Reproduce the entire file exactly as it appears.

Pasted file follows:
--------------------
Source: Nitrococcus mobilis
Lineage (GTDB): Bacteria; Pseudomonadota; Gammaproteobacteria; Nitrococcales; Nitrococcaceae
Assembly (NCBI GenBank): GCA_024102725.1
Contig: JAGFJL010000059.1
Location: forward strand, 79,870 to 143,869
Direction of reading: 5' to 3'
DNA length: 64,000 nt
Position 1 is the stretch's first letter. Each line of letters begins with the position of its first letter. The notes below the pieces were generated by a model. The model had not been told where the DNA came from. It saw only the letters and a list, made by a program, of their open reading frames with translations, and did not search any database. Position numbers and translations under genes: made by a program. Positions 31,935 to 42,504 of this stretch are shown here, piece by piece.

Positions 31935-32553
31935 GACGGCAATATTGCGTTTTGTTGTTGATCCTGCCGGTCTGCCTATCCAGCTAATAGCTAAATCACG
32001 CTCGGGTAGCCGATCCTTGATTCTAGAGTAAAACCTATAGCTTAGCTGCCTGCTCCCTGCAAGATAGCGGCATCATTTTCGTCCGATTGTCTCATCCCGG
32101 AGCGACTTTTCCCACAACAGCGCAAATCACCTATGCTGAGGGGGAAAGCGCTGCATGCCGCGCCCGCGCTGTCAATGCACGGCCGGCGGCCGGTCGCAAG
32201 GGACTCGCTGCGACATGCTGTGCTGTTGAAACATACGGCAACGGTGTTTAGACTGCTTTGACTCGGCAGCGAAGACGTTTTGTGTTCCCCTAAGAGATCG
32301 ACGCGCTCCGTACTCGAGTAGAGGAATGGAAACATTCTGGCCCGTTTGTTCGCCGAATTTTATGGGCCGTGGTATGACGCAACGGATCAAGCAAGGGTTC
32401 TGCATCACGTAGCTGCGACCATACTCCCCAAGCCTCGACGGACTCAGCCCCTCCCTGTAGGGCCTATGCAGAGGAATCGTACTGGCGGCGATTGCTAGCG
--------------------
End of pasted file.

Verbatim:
Source: Nitrococcus mobilis
Lineage (GTDB): Bacteria; Pseudomonadota; Gammaproteobacteria; Nitrococcales; Nitrococcaceae
Assembly (NCBI GenBank): GCA_024102725.1
Contig: JAGFJL010000059.1
Location: forward strand, 79,870 to 143,869
Direction of reading: 5' to 3'
DNA length: 64,000 nt
Position 1 is the stretch's first letter. Each line of letters begins with the position of its first letter. The notes below the pieces were generated by a model. The model had not been told where the DNA came from. It saw only the letters and a list, made by a program, of their open reading frames with translations, and did not search any database. Position numbers and translations under genes: made by a program. Positions 31,935 to 42,504 of this stretch are shown here, piece by piece.

Positions 31935-32553
31935 GACGGCAATATTGCGTTTTGTTGTTGATCCTGCCGGTCTGCCTATCCAGCTAATAGCTAAATCACG
32001 CTCGGGTAGCCGATCCTTGATTCTAGAGTAAAACCTATAGCTTAGCTGCCTGCTCCCTGCAAGATAGCGGCATCATTTTCGTCCGATTGTCTCATCCCGG
32101 AGCGACTTTTCCCACAACAGCGCAAATCACCTATGCTGAGGGGGAAAGCGCTGCATGCCGCGCCCGCGCTGTCAATGCACGGCCGGCGGCCGGTCGCAAG
32201 GGACTCGCTGCGACATGCTGTGCTGTTGAAACATACGGCAACGGTGTTTAGACTGCTTTGACTCGGCAGCGAAGACGTTTTGTGTTCCCCTAAGAGATCG
32301 ACGCGCTCCGTACTCGAGTAGAGGAATGGAAACATTCTGGCCCGTTTGTTCGCCGAATTTTATGGGCCGTGGTATGACGCAACGGATCAAGCAAGGGTTC
32401 TGCATCACGTAGCTGCGACCATACTCCCCAAGCCTCGACGGACTCAGCCCCTCCCTGTAGGGCCTATGCAGAGGAATCGTACTGGCGGCGATTGCTAGCG